Moving from talk to action on grid reliability

by - Guest Author
February 1, 2023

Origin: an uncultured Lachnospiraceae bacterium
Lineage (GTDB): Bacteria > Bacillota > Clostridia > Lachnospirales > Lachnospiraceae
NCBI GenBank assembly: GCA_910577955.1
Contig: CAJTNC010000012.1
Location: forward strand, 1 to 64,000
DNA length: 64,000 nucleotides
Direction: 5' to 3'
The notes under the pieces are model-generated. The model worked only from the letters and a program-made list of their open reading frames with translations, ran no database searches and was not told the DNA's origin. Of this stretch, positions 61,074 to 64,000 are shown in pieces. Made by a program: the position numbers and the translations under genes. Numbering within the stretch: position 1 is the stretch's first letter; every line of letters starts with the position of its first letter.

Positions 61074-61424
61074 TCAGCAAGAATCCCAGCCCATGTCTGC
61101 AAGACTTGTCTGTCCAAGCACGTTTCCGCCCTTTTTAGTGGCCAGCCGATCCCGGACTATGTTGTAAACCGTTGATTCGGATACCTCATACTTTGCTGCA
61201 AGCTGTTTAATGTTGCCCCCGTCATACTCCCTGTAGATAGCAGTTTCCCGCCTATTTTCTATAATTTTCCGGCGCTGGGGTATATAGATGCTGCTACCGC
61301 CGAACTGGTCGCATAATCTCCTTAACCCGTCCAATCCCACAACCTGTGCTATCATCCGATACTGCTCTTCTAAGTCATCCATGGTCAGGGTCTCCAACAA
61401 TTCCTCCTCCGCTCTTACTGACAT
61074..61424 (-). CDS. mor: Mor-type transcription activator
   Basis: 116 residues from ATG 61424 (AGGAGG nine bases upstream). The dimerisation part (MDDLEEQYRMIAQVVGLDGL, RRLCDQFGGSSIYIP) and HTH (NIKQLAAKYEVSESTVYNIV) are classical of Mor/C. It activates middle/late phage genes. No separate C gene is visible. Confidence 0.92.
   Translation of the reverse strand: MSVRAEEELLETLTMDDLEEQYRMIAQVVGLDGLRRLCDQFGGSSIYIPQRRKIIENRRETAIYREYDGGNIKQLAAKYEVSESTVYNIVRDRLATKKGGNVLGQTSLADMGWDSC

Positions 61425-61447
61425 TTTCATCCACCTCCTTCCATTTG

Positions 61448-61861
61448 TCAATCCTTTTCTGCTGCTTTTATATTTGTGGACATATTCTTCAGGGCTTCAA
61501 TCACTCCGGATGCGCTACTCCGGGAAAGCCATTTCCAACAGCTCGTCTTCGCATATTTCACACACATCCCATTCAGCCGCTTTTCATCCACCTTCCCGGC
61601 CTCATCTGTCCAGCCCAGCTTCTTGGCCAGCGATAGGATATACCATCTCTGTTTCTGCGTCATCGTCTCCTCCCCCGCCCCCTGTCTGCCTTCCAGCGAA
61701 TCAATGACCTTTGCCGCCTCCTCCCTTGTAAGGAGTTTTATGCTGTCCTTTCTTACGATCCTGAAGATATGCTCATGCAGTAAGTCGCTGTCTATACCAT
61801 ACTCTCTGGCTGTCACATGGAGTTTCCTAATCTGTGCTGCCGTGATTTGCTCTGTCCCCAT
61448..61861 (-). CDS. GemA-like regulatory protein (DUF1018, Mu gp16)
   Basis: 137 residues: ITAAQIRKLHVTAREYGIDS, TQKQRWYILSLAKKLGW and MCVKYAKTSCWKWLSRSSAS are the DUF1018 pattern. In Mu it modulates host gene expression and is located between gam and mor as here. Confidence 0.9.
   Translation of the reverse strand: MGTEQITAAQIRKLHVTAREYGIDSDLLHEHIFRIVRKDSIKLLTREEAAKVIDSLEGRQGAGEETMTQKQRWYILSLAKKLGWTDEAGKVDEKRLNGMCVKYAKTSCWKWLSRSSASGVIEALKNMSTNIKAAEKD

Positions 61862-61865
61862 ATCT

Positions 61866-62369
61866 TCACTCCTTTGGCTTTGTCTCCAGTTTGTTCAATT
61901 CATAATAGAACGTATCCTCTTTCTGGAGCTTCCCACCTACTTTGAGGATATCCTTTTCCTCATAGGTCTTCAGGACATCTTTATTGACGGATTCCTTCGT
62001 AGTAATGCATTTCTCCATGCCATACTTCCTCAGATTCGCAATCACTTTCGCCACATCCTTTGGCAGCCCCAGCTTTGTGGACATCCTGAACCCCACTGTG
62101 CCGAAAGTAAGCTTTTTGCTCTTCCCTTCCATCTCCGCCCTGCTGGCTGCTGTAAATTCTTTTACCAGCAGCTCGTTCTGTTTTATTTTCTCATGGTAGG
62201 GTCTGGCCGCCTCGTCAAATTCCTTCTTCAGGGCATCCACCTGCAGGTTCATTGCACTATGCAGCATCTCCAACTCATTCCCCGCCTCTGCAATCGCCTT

Increasingly common severe weather events are catapulting America’s aging power system into the headlines. Late last year, millions of people across the United States lost power during winter storm Elliot and dozens of people died. When winter storm Uri struck Texas in February 2021, more than 200 people perished. Indeed, when the lights are out for even a few hours, life as we know it is disrupted, often with tragic consequences. During multiple severe weather incidents over the last decade, many electricity generation plants fell victim to extreme heat or cold. Few people outside the industry realize that when a plant fails in one area, power must be delivered from far away to keep the lights on. But that approach only works when the power grid, or the regional transmission network, has enough capacity to move large amounts of power over long distances. A robust grid is key to both providing reliable service through severe weather and enabling decarbonization by connecting clean energy resources. Despite increased attention on the grid from the public and lawmakers, little actual policy has passed. With divided government in the current Congress, leadership will likely need to come from states to collaborate on regional grid plans and from the nation’s transmission regulator, the Federal Energy Regulatory Commission. In 2021 and 2022, Congress and federal executive agencies almost achieved three goals that could have transformed the grid: 1.   A tax credit for large-scale interregional transmission would have made new lines cheaper for consumers and eased the path to cost recovery and investment. 2.   A proposed FERC rule would have made transmission planning more proactive for long term reliability and to connect the future energy mix in each region. 3.   And a bill from West Virginia Senator Joe Manchin would have addressed cost allocation and streamlined the federal permitting process. But as of now, none of those measures are in place. Some smaller transmission measures did make it into IRA and the Infrastructure Investment and Jobs Act passed in 2021. But grid funding from these laws is in the range of $5 billion—not a particularly impactful amount in a sector that spends $5 billion every few months. Plus, the focus of these laws is on loans, which few transmission developers want to use because the problem is not access to initial capital but recouping that money when the project is complete. Without much help from Congress, electric utilities and state and federal regulators need to step up. Over the last two years, FERC collaborated with state regulators to create a promising proposal for transmission planning that would have, for the first time, required utilities to plan on a long-term basis for reliability and anticipated future energy sources. Unfortunately, whether intentional or not, the proposal includes loopholes. Instead of firmly requiring utilities to plan for reliability and future energy sources, the Commission proposed only to make those considerations optional. Unless strengthened, the result could be a toothless piece of guidance the industry ignores. Encouragingly, the newly designated Interim FERC Chair, Willie Phillips, recently stated reliability and transmission will be top priorities this year. An opportunity exists to plug the loopholes and pass a rule that makes long-term reliability planning a requirement. Meanwhile, no state, utility or region needs to wait for FERC’s action. Each region can produce their own plans for the future of their power grid and submit those plans to FERC for approval on cost allocation and recovery. FERC tends to approve proposals when regions work together to create a cohesive roadmap. There are many opportunities to increase delivery capacity with new technologies over existing transmission corridors, which can happen quickly while bigger plans are developed. The California and Midwest systems, for example, are already making their own plans with active involvement from states and utilities in those regions. Both have incorporated expectations of the future resource mix and included reliability in their long-term plans. Almost all of the Midwest’s expansion plans utilize existing corridors, making new construction easier. For both reliable service and climate mitigation, there is no alternative to pressing forward with ambitious grid planning and policies. Reliable, affordable and clean power depend on it.